Siam-Care Foundation

Siam Care takes a biblical approach to strengthen marginalized and at risk children, families, and communities through psychosocial support, health access, educational scholarships, family reconciliation, legal rights and HIV awareness raising, advocacy, and spiritual transformation.
Jun 17, 2015

Second home

My name is Plaa. I am 20 years old and for as long as I can remember I have had a warm and caring family. Maybe not like other families who have a father and a mother, but I have a grandfather and grandmother who take care of me. I can always rely on them and they are my first home where I feel safe and protected. But I would not be where I am today, if I had not known Siam-Care.

As a child, without Siam-Care I would have stayed at home alone. Never gone anywhere, never do any activities and never would have known others who would come near me and talk with me, share food, dance, sing and hug. I never would have known others who give me love or extend feelings of appreciation, if it had not been for Siam-Care.

Second home
Siam-Care is my second home, and not just for me, but for many others too. If it hadn't been for them and my sponsor, I would for sure not have been able to study up to a Bachelor’s level. My sponsor, uncle Emil, has very kindly supported me all these years. Once I was able to meet him, this made me so happy I can't even describe the feeling. I was still very young but I still remember he bought me a football as a present. Every year since then, I hoped to meet him again. I've never had the opportunity to meet him and tell him the many stories I'd like him to know. But I let him know those things through the letters that I send him twice a year through Siam-Care. These letters give us the opportunity to thank our sponsors and return some happiness to them. At times I received an answer to my letter, which made me very happy.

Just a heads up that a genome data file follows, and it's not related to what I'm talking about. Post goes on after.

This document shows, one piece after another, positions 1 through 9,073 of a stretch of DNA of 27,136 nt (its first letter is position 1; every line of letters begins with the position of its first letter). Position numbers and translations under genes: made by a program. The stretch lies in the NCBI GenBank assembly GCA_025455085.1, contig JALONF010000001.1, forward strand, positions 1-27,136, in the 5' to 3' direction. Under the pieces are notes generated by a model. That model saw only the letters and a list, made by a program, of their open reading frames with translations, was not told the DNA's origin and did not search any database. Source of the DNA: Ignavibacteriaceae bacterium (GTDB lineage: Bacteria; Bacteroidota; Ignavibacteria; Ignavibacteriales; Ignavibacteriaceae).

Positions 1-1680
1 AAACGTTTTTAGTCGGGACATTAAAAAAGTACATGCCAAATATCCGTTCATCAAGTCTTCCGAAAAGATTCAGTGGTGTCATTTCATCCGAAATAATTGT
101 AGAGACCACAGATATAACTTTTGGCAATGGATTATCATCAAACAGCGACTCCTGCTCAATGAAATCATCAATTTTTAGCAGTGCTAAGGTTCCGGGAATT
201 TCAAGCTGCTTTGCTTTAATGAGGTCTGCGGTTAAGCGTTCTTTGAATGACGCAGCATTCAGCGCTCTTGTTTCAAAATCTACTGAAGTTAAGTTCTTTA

Almost gratuated
I have now almost finished my four years of study, thanks to the support and guidance of my family and Siam-Care. They prevented me from going the wrong path and they patiently guided me to finish.

Future
I will take what I have learned with me and make good use of it for myself and for others. Thank you all, Pa Adrienne and all Siam-Care staff, who I consider my big brothers and sisters. I love you all very much. Please continue to stay with us when things are good and when we feel discouraged. You are our solace and you dry our tears. You are always there for us. It doesn't matter how much time passes by, I will never forget that the goal and reason I see today is because of Siam-Care. Thank you so much for the good life you offer to vulnerable children through Siam-Care.

May 11, 2015

Why birds don't fly

Broken wings
Broken wings

A group of women, dressed in blue. Isolated from the outside world. And a little bird, free to fly out. Singer Anouk from The Netherlands once sang a strange song about birds. When I was in the prison for women, this song suddenly made sense.

As part of our activities, the women did a little performance. One of them carried a sign ‘HIV-infected’. Facing her with disgust, another woman took a step back and shivered. We all laughed about it. But in my heart, it made me cry. This time it was a performance, but outside prison it happens every day. Sometimes being yourself is wrong apparently.